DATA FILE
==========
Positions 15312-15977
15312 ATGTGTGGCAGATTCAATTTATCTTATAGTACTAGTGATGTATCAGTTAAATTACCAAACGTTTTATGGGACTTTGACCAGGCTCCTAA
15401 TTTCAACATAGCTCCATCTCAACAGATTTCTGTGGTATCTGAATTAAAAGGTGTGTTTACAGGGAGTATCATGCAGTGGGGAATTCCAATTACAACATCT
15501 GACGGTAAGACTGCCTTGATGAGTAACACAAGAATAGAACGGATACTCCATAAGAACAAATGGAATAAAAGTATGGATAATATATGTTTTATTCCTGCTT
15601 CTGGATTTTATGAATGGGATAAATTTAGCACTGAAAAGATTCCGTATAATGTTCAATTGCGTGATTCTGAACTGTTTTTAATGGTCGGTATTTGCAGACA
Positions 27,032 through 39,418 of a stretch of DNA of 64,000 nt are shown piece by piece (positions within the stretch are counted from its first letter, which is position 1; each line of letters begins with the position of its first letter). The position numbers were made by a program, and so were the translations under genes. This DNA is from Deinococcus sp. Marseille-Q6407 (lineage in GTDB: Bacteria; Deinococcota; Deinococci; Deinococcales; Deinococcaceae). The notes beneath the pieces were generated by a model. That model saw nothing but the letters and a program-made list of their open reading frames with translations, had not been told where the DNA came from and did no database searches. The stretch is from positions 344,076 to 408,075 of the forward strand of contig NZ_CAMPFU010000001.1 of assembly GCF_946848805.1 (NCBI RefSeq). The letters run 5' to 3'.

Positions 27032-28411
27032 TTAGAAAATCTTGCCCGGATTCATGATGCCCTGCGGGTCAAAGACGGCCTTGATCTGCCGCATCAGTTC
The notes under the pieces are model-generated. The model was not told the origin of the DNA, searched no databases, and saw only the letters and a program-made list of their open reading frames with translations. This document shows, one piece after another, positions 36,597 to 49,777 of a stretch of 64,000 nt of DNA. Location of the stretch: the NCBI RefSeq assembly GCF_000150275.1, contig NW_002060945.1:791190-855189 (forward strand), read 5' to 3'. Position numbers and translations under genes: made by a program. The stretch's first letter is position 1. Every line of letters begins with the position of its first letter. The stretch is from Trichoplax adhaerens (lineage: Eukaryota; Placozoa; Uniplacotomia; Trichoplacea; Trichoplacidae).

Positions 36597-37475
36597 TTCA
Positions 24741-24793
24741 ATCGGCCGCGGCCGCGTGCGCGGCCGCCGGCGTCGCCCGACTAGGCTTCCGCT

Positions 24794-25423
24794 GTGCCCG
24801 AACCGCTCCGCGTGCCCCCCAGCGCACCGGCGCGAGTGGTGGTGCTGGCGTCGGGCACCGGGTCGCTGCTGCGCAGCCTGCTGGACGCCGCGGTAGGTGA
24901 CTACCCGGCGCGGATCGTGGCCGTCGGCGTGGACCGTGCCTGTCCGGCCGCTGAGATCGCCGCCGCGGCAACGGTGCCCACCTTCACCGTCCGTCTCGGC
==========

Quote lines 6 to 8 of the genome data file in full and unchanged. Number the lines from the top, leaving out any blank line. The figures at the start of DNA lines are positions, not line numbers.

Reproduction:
Positions 27,032 through 39,418 of a stretch of DNA of 64,000 nt are shown piece by piece (positions within the stretch are counted from its first letter, which is position 1; each line of letters begins with the position of its first letter). The position numbers were made by a program, and so were the translations under genes. This DNA is from Deinococcus sp. Marseille-Q6407 (lineage in GTDB: Bacteria; Deinococcota; Deinococci; Deinococcales; Deinococcaceae). The notes beneath the pieces were generated by a model. That model saw nothing but the letters and a program-made list of their open reading frames with translations, had not been told where the DNA came from and did no database searches. The stretch is from positions 344,076 to 408,075 of the forward strand of contig NZ_CAMPFU010000001.1 of assembly GCF_946848805.1 (NCBI RefSeq). The letters run 5' to 3'.

Positions 27032-28411
27032 TTAGAAAATCTTGCCCGGATTCATGATGCCCTGCGGGTCAAAGACGGCCTTGATCTGCCGCATCAGTTC